Down in the Boondocks

When I read that the San Francisco Symphony plans to come to San Jose on October 5 and play a free concert in Chavez Plaza, I jumped for joy. They are also increasing their number of performances at the Flint Center next season by adding three family concerts, and the symphony’s Youth Orchestra will present Prokofiev’s “Peter and the Wolf” in the California Theater on December 15. This is exactly the type of regional approach that we need to take here in Bay Area. How lucky we are to have our neighboring world-class orchestra coming here to play an absolutely free concert for our community and picking up the $100,000 tab themselves.

Unfortunately, it appears that there are some misguided souls who equate this with some sort of deadly foreign invasion and who say we should defend our “territory” from Attila Tilson Thomas and his gang. A front page article, no less, by Richard Scheinin in Tuesday’s Mercury News, suggests that there are actually some local self-appointed protectionists, including some musicians who should know better, who think this is Symphony Silicon Valley territory and having the S. F. Symphony here will have an adverse effect on attendance at the local orchestra’s and opera’s events. This is exactly the kind of provincial “thinking” that makes some people consider San Jose the boondocks.

Fortunately, Symphony Silicon Valley President Andrew Bales’s quoted response to this notion shows that he has no time for this kind of misguided and wrongheaded criticism. Like other large urban area arts professionals, he knows that the more cultural events we have in our region, the better—it raises the level of consciousness of the arts in general. This is not a competition. The San Francisco Symphony is one of the oldest in the country and rates up there with the L.A. Philharmonic, the Chicago Symphony and the London Philharmonic Orchestras. They have an incredible repertoire and range, including the kind of adventurous programming that Symphony Silicon Valley, good as it is, cannot even approach at present. That gives us fringe dwellers a chance to hear something new and unusual without having to find a parking place up in the core.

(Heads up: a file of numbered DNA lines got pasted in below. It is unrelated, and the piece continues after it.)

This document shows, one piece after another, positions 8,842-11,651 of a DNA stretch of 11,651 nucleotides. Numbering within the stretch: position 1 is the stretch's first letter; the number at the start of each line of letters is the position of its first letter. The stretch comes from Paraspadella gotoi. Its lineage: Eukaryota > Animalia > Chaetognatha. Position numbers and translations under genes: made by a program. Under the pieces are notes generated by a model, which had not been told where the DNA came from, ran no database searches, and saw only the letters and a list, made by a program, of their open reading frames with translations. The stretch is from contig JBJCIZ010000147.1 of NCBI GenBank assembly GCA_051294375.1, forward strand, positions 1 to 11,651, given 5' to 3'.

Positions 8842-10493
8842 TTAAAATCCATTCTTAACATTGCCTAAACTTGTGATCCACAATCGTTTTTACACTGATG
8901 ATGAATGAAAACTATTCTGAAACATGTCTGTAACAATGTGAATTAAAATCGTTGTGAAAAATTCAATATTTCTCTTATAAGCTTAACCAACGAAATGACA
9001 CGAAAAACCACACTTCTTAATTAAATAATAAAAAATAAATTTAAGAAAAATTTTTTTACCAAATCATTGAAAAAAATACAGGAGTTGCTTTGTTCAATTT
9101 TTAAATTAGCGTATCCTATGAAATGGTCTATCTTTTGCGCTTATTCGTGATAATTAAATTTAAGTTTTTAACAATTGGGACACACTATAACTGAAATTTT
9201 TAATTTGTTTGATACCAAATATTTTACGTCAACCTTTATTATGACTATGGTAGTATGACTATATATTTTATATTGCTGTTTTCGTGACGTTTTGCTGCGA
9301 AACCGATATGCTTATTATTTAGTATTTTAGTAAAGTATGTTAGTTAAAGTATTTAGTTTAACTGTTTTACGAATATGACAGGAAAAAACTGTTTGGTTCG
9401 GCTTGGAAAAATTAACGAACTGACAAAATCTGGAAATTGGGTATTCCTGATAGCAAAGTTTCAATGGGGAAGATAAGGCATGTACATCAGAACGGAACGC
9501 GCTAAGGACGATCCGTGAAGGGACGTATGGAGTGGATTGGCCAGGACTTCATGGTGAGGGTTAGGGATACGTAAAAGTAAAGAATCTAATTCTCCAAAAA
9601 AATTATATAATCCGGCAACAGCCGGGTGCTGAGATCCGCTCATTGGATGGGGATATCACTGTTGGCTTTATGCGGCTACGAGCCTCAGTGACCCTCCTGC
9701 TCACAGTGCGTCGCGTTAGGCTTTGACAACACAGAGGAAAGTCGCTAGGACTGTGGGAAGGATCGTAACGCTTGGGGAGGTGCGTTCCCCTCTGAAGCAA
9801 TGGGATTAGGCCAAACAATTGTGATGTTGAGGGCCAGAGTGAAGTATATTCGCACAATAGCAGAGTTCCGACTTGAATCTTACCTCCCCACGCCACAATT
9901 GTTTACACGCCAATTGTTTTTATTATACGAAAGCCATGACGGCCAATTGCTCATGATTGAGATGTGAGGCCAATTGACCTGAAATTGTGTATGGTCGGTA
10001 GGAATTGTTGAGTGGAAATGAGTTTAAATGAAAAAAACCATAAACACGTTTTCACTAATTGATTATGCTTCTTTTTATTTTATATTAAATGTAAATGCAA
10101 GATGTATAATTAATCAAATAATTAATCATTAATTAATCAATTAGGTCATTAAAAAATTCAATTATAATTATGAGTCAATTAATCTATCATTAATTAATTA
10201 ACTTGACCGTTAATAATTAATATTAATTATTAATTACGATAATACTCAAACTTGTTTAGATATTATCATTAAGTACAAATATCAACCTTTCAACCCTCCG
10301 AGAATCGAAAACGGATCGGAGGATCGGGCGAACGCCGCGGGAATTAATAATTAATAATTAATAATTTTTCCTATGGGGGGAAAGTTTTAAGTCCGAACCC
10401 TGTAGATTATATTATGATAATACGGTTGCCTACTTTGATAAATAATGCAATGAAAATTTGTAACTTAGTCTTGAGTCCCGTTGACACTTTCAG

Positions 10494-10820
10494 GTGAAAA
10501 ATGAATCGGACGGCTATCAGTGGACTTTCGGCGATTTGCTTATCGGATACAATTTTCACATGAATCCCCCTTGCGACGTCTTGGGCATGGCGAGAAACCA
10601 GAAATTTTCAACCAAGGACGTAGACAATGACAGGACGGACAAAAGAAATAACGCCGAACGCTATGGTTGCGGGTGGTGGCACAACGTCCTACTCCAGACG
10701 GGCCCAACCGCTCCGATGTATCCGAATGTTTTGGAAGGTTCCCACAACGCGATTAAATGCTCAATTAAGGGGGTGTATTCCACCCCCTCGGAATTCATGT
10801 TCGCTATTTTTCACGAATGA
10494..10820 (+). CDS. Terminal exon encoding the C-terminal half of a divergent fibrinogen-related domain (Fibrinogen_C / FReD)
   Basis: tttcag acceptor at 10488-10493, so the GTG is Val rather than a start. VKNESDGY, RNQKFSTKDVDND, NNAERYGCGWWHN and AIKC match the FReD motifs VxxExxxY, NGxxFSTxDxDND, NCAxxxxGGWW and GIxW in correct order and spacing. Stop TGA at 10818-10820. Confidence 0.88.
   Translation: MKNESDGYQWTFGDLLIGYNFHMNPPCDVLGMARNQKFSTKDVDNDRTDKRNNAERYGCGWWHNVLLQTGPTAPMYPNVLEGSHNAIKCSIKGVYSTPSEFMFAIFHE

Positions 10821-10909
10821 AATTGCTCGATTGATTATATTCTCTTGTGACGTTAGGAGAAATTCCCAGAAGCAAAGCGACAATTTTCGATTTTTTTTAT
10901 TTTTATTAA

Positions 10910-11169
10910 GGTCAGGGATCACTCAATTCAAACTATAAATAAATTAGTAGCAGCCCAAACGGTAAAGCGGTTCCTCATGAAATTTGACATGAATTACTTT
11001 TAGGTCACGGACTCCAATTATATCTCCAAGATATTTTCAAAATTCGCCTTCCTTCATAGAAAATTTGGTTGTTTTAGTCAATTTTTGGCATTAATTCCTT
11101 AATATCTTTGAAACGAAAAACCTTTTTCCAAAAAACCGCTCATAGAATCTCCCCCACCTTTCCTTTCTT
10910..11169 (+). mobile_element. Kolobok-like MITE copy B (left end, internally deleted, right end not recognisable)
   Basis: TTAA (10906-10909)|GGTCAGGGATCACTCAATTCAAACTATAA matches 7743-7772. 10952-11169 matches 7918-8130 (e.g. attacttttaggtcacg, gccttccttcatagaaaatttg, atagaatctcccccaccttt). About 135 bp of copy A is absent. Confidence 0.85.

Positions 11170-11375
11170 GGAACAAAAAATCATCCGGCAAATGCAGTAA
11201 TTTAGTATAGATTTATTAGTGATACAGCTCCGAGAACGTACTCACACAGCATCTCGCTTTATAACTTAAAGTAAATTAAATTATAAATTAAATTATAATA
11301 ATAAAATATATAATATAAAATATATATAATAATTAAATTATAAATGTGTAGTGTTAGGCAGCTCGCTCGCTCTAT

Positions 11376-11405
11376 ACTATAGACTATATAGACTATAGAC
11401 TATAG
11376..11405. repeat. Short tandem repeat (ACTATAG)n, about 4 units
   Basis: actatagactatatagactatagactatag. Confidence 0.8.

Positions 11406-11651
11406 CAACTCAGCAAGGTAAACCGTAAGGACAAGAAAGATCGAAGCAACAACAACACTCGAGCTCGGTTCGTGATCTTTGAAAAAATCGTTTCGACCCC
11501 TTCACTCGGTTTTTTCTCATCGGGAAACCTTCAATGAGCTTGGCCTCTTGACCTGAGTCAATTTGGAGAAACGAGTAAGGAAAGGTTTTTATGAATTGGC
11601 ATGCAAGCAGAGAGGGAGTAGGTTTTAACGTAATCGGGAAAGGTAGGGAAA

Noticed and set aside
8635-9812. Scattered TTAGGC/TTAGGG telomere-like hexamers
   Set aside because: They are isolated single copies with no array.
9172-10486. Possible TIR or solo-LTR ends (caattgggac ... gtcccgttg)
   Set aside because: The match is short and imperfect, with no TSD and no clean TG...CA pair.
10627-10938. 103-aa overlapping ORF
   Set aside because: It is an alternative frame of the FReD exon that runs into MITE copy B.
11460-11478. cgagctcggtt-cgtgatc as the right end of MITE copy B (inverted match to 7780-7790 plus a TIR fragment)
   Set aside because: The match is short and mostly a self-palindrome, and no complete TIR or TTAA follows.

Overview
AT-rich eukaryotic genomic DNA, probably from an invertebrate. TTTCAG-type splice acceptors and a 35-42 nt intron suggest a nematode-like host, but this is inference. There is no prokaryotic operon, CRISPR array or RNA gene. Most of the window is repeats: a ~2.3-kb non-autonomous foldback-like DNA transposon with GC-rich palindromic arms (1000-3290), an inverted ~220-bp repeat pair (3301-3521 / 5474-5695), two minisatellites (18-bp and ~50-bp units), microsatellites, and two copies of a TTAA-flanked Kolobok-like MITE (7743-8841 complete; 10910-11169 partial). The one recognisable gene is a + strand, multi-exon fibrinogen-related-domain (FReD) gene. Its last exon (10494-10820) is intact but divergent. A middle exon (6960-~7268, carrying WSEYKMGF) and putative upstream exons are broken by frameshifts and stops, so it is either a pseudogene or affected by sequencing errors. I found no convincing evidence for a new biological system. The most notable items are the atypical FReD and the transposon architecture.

It’s easy to dismiss this matter as yet another storm in our teacup, but we must guard against this type of ridiculous territorial squabbling that could result in our city being written off as a no-go area for the very best arts groups. That would really be going in the wrong direction. In the meantime, I heartily welcome the San Francisco Symphony to our corner of the region and I look forward to receiving their gift of a free concert as much as I look forward to next season’s musical programs at the California Theatre and La Petit Trianon.

And, while we are on the subject, wouldn’t it be great if Symphony Silicon Valley could do concert swaps with other regional orchestras, like Berkeley and Redwood City? Our orchestra takes its concerts there and the others bring theirs here. Then we could have many more concerts and hear a much wider range of music performed locally, and all the orchestras would be able to offer their musicians more work. That would be a win-win for everyone.